FFL Partners – Speedy Cash/ Rapid Cash

From flickr.com, (CC BY-NC-ND 2.0)

In September 2008, San Francisco-based private equity manager FFL Partners acquired Curo Financial Technologies, which operates more than 400 locations in the US, Canada, and the UK.[i]  In the US, Curo operates as Speedy Cash and Rapid Cash.[ii] Speedy Cash offers payday loans, installment loans, title loans, and line of credit loans through its branch network and online.[iii]

FFL Partners Co-Founder Chris Masto[iv] and Vice President Karen Winterhof[v] currently serve on the board of directors of Curo Financial Technologies.

Based on disclosures by the company, some customers who receive loans through Speedy Cash can end up paying as much as 729% interest annually (APR).[vi]

In late October 2008, California regulators issued a Desist and Refrain Order after finding that Speedy Cash collected excess bank fees of $106,614 from 5,291 customers in 9,150 transactions, collected $14,812 in excess of the loan agreements from 65 customers and collected non-sufficient fund fees of $1,385 from 76 customers in 80 transactions.[vii]

A 2013 analysis by ProPublica of lawsuits by payday lenders against customers in Missouri found that Speedy Cash, despite having just six locations statewide as of 2013, had filed more than 9,300 lawsuits between January 2009 and September 2013, more than twice as many as the next most litigious payday lender.[viii]

An April 2016 report from Northwestern University’s Medill News Service profiled Morris Cornley, a veteran residing in Kansas City who took out a $500 payday loan from Speedy Cash in Kansas City to keep from falling behind on bills.

“You see the commercials and the signs and it sounds easy to do,” Cornley said. “OK, $500 and you have 30 days to pay it back. What you don’t realize is you’re paying something every day.”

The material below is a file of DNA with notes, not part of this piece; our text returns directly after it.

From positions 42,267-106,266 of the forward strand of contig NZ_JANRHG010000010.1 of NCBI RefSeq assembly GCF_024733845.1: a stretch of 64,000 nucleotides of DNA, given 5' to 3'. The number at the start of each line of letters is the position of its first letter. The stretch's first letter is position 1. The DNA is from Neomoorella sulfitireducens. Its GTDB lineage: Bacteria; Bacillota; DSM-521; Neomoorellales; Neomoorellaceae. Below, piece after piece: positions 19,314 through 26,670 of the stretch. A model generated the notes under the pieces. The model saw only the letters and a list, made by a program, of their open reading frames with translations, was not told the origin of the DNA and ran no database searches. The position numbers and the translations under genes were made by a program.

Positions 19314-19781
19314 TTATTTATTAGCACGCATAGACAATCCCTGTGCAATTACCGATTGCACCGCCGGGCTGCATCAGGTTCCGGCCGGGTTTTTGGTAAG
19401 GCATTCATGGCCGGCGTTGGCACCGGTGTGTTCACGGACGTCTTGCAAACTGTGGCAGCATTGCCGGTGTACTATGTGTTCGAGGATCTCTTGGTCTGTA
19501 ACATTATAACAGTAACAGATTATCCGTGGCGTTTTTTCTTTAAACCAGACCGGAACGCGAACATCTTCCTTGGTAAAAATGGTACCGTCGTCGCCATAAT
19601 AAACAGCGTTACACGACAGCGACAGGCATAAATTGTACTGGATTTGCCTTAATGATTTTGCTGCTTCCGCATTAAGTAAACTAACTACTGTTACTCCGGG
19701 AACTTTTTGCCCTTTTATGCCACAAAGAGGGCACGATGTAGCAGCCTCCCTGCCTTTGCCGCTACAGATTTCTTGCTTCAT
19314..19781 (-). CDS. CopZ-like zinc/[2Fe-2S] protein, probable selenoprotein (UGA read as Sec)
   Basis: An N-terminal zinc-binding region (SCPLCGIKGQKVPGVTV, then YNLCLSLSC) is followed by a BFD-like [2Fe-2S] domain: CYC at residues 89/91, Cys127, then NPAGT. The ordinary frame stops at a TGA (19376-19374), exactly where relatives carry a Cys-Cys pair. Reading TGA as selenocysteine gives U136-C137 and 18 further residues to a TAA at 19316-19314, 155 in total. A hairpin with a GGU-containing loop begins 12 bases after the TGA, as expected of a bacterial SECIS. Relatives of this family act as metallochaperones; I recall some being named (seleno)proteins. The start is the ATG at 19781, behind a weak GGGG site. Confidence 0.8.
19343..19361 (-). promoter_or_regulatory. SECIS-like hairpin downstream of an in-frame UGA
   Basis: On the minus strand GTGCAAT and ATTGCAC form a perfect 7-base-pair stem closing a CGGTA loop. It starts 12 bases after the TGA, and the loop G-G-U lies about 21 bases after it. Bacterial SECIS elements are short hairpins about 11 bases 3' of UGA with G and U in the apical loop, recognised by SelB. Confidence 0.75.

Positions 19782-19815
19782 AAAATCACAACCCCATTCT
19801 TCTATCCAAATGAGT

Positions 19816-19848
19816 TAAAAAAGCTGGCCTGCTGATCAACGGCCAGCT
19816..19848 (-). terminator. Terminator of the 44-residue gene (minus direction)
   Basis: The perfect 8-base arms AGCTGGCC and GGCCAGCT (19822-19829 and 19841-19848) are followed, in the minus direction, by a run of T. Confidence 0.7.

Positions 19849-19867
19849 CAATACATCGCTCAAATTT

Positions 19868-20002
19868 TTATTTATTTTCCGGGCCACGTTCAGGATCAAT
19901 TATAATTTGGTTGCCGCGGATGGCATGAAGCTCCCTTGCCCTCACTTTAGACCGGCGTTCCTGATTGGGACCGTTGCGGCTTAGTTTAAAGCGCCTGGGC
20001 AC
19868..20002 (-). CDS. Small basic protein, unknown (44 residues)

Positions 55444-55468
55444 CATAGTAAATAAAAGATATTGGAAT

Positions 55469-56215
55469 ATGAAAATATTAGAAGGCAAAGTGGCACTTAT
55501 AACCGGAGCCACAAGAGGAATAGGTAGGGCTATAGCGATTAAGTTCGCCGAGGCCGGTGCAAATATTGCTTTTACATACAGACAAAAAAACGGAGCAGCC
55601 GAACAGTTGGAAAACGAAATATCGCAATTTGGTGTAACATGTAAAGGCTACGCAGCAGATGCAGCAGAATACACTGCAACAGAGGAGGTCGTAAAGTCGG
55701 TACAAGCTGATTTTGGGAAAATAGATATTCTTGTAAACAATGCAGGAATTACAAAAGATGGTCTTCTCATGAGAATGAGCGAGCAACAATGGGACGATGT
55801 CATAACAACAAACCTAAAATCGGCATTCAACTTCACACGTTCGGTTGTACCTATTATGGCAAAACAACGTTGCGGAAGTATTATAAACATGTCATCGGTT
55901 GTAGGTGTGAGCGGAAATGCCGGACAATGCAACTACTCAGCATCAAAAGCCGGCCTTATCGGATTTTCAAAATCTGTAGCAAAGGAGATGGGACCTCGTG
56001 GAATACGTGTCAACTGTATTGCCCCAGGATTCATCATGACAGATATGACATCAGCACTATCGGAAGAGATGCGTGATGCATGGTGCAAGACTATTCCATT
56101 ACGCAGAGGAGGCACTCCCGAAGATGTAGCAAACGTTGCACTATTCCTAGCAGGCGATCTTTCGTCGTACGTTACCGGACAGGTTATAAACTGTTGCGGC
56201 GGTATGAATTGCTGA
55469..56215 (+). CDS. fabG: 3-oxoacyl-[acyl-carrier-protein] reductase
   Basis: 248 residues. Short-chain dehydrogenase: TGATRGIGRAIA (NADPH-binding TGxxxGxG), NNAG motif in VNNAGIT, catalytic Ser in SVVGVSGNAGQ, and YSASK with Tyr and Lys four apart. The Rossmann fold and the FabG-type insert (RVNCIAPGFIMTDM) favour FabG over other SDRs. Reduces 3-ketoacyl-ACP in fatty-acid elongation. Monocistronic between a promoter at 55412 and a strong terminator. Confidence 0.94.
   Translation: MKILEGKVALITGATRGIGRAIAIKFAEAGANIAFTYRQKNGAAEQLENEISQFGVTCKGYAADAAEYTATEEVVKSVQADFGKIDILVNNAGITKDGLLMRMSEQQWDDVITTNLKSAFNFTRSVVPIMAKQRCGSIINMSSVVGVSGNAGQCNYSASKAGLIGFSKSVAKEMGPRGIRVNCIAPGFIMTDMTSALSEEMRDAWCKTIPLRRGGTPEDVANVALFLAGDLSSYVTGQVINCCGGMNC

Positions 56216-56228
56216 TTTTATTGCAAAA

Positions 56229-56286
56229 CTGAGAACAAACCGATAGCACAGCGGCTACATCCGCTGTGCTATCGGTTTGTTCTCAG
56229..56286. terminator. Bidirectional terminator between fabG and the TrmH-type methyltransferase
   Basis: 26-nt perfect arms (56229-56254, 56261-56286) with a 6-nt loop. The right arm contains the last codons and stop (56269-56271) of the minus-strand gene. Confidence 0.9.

Cornley took out multiple payday loans from several lenders to cover his mounting debt.

“It got to the point where I couldn’t pay them,” Cornley said. “Then I found out Speedy Cash was trying to garnish my paychecks.”

Speedy Cash then went on to sue Cornley for his original loan, plus attorney and court fees. Gina Chiala, a Kansas City lawyer, took Cornley’s case pro-bono, and ultimately won.[ix]

 

 

[i] www.fflpartners.com/investments/curo-financial-technologies, accessed Jun 29, 2017.

[ii] https://curo.com/brands, accessed Aug 2, 2017.

[iii] https://www.speedycash.com/, accessed Sept 12, 2017.

[iv] http://www.fflpartners.com/our-team/chris-masto, accesed Sept 16, 2017.

[v] http://www.fflpartners.com/our-team/karen-winterhof, accessed Sept 16, 2017.

[vi] $150 single payment bi-weekly OCCC disclosure, www.speedycash.com, Aug 2, 2017.

[vii] Desist and Refrain Order, October 30, 2008.

[viii] “When Lenders Sue, Quick Cash Can Turn Into a Lifetime of Debt,” ProPublica, Dec 13, 2013.

[ix] “How short-term loans draw vulnerable borrowers into big long-term debt,” Medill News Service, Apr 9, 2016.